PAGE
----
Now You Know

Why when someone dies do we say,“He bought the farm?

During the Second World War, airmen introduced the term “he bought
the farm” after a pilot was shot down. The expression caught on with all
the armed services and meant that if you gave your life for your country,
your impoverished family would receive insurance money for your
death, which would help pay off the mortgage on the family farm. Death
for your country meant you were “buying the farm” for your parents.

Why is a glaring error called a “snafu”?

During the Second World War, massive military operations were so
huge they were usually fouled up by their sheer weight and size. The
frustrated servicemen called them SNAFUs, an acronym for “Situation
Normal: All Fouled Up.” Some say that “fouled up” was a polite adaptation
for family use, but regardless, the expression snafu lived on, and
now, as it did then, means a glaring error.

Why is a restricted limit called a “deadline”?

A deadline is an absolute limit, usually a time limit, and was popularized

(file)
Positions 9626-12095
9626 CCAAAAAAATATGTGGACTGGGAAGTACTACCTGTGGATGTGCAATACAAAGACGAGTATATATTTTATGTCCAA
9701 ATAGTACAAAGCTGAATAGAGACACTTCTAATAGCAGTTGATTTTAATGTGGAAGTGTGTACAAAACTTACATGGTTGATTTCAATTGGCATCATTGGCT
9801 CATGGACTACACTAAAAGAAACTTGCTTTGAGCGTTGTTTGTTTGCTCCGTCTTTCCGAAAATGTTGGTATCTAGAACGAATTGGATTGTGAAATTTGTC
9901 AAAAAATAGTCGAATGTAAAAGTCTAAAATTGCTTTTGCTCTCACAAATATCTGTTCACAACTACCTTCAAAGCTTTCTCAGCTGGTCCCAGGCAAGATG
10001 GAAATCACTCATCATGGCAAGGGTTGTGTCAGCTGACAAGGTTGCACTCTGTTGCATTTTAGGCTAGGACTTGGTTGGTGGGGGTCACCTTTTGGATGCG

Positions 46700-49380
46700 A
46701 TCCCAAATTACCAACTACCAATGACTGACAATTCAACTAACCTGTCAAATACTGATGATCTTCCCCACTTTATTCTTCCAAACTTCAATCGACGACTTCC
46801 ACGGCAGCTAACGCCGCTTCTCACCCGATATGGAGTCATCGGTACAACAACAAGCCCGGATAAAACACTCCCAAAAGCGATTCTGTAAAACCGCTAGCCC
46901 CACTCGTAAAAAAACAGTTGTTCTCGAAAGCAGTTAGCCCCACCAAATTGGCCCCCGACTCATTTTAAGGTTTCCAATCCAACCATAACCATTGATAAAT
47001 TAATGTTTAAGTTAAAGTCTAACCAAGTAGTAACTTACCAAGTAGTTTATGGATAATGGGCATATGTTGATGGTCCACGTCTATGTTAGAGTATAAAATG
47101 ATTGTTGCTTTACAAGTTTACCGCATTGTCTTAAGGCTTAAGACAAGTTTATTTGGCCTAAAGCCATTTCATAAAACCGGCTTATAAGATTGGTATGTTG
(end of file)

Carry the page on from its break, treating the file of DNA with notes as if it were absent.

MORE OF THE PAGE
by the newspaper business, in which getting stories written and printed on
time is of ultimate importance. But the expression comes from American
Civil War prisoners, who were kept within crude makeshift boundaries,
often just a line scratched in the dirt or an easily breached rail fence. They
were told, “If you cross this line, you are dead,” and soon the guards and
prisoners simply called it what it was: a deadline.

Why do paratroopers shout “Geronimo” when they jump from a plane?

During the Second World War, Native American paratroopers
began the custom of shouting the name of the great Indian chief
Geronimo when jumping from a plane because, according to legend,
when cornered at a cliff’s edge by U.S. cavalrymen, Geronimo, in
defiance, screamed his own name as he leaped to certain death, only
to escape both injury and the bluecoats.

Why when someone ignores the rules do we say he “turned a blind eye”?

In 1801, while second in command of a British fleet near Copenhagen,
Horatio Nelson was told that his commander had sent up flags ordering
a retreat. Nelson lifted his spyglass to his previously blinded eye and
said he couldn’t see the order, and then he ordered and led a successful
attack. Nelson’s insubordination became legend and gave us the
expression “turn a blind eye.”

From The Book Titled "Now You Know" by Doug Lennox